For future trials comparing emollients, researchers should be encouraged that participants who consent to taking part generally stay in the trial, although they may wish to recruit participants using just the self-referral pathway. Researchers also need to be aware that couse of emollients appears to be common, and the extent to which this matters will depend on where future studies sit on the efficacy–effectiveness spectrum. Whatever the design, this study provides the foundations for future definitive studies to answer the prioritised research question ‘Which emollient is the most effective and safe in treating eczema?’5
The authors thank all the children, parents and surgeries who took part in the study and the joint Trial Steering/Data Monitoring Committee (TS/DM-C) and Dr Stephanie MacNeill for her assistance in analysing the adherence data. This study has been designed and delivered in collaboration with the Bristol Randomised Trials Collaboration (a UKCRC Registered Clinical Trials Unit in receipt of National Institute for Health Research CTU support funding) and the sponsor, University of Bristol.
Twitter Follow Matthew Ridd at @riddmj
Contributors MJR proposed the original study idea and its design, and NB, NMR, SH, SP, RHG and LS helped develop this idea and obtain funding for the project. Specific input provided by authors included: NB and LS on the choice and use of emollients in eczema and assessment of eczema severity; RHG on collection and interpretation of skin hydration data; DMG and CM on analysis, development of skin hydration model and reporting of main feasibility findings; SH and KG on analysis and reporting health economic data; KP and VW assisted with collation, cleaning and reporting of findings; NMR and SP input on study design and delivery; CM on trial methodology and conduct. MJR wrote the first draft and led on all subsequent revisions; NMR, KG, VW, SH, SP, KP, CM, DMG, NB, LS and RHG all commented on and contributed to revised versions of the manuscript. All authors have read and approved the final manuscript.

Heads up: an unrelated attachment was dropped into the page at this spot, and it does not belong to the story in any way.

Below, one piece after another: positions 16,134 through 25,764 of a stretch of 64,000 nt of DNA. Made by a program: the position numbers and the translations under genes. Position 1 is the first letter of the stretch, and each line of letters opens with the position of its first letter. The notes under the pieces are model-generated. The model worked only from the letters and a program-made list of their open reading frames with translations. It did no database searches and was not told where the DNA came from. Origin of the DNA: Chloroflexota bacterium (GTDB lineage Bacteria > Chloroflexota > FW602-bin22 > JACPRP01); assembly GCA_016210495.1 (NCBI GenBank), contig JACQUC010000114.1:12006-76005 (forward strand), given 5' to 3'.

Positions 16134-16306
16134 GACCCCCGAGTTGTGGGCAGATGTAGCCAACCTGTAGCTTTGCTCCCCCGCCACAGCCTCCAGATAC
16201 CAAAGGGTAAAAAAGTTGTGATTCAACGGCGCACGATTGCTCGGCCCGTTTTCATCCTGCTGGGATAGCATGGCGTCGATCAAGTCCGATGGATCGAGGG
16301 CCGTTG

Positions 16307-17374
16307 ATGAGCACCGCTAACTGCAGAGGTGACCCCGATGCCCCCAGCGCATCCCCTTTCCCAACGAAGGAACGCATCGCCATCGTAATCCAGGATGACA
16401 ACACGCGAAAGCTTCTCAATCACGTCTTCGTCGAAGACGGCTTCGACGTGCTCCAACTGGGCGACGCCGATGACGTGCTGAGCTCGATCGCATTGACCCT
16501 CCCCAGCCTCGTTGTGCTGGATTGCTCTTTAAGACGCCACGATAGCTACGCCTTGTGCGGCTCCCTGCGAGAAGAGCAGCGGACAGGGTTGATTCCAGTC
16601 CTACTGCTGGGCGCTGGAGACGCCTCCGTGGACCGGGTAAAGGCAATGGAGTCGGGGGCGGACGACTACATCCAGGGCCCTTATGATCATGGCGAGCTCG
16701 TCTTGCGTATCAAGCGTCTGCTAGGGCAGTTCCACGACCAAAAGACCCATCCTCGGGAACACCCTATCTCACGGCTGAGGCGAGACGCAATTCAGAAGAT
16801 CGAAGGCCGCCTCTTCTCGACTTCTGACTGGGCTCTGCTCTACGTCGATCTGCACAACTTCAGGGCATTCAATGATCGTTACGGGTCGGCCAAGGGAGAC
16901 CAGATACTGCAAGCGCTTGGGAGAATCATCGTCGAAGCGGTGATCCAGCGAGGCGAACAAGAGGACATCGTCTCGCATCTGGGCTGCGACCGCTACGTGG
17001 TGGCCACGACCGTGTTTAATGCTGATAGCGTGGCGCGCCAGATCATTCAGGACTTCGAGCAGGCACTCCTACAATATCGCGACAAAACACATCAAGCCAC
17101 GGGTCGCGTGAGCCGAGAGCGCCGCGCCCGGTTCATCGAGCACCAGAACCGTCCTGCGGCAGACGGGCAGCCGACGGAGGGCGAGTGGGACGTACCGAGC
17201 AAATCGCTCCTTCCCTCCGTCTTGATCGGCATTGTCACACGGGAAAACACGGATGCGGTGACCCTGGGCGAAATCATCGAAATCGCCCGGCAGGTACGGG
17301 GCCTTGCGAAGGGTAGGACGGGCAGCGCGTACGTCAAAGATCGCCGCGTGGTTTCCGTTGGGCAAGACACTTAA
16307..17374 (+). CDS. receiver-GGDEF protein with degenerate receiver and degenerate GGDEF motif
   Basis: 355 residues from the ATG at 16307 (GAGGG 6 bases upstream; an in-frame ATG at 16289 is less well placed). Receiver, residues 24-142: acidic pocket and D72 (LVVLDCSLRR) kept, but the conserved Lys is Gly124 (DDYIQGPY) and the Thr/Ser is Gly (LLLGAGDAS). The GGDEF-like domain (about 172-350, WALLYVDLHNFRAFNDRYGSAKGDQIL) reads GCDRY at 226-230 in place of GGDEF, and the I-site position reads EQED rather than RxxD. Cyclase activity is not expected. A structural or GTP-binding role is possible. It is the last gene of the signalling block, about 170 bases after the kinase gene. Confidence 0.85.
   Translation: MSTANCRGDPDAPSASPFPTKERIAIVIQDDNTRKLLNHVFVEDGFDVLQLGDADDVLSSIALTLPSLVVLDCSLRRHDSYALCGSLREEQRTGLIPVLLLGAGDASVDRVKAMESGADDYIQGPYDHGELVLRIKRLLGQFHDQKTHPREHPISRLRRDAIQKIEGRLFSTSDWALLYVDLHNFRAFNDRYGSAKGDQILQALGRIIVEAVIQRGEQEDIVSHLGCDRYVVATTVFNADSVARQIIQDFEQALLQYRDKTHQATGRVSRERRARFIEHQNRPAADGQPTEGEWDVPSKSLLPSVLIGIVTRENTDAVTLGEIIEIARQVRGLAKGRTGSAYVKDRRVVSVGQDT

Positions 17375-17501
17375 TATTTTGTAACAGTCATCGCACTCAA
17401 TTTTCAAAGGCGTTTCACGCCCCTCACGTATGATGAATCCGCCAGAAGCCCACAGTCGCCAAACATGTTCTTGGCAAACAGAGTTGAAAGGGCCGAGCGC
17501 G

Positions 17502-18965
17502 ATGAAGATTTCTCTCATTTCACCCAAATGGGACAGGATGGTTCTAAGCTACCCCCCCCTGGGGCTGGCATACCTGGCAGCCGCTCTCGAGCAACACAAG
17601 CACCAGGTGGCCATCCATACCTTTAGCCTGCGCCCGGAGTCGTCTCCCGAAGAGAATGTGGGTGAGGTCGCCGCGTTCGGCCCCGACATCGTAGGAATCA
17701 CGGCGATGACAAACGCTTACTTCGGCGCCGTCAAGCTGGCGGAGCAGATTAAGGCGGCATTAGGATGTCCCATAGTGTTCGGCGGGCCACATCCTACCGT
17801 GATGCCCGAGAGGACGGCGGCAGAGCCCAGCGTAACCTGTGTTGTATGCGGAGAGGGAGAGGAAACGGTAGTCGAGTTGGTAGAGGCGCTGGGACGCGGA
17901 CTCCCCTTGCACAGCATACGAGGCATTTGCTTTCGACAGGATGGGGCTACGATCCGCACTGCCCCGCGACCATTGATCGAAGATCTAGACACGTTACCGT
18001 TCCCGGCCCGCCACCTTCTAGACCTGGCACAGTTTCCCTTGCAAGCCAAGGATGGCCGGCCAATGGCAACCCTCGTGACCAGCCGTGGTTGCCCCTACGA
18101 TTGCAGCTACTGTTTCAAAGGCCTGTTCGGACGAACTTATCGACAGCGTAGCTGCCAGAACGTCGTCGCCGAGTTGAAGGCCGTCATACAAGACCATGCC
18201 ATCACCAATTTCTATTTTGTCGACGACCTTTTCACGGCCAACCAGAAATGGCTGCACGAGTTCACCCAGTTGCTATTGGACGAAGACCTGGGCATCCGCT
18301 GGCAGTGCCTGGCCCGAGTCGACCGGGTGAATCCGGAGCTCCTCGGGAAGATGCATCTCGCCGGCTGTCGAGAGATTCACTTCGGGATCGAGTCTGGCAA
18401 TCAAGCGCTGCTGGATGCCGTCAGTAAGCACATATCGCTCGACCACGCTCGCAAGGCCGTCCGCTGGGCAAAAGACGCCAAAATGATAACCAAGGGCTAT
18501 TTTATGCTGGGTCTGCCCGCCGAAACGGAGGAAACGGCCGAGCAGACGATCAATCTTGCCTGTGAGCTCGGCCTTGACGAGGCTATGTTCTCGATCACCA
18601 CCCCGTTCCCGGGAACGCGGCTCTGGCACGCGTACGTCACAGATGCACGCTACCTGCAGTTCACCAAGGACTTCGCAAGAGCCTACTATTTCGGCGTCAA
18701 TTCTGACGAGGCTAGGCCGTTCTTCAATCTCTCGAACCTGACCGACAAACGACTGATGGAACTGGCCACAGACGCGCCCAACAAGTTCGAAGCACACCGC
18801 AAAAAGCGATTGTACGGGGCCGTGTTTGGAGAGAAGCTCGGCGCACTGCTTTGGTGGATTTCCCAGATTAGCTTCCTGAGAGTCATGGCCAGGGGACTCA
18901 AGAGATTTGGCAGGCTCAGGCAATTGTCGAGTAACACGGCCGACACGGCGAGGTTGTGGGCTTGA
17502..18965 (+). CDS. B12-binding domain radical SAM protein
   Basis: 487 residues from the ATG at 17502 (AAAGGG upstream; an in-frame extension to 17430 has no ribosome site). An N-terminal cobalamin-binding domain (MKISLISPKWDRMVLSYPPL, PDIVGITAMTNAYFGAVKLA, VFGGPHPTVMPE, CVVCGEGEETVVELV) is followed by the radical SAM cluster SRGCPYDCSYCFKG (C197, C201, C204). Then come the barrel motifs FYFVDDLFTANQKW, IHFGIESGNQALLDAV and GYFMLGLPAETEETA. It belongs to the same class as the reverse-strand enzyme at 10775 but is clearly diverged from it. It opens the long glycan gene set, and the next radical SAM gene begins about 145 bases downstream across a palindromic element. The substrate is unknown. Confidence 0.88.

Funding The COMET study independent research funded by the National Institute for Health Research (Research for Patient Benefit Programme, PB-PG-0712-28056).
Disclaimer The views expressed in the publication are those of the author(s) and not necessarily those of the NHS, the National Institute for Health Research or the Department of Health.
Competing interests NB has been an employee of Galderma (UK) Ltd since May 2015.
Ethics approval Central Bristol Research Ethics Committee (REC reference: 13/SW/0297).
Provenance and peer review Not commissioned; externally peer reviewed.
Data sharing statement The research team will consider reasonable requests for sharing of patient level data. Requests should be made to MJR. Consent for data sharing was not obtained, but the presented data are anonymised and risk of identification is low.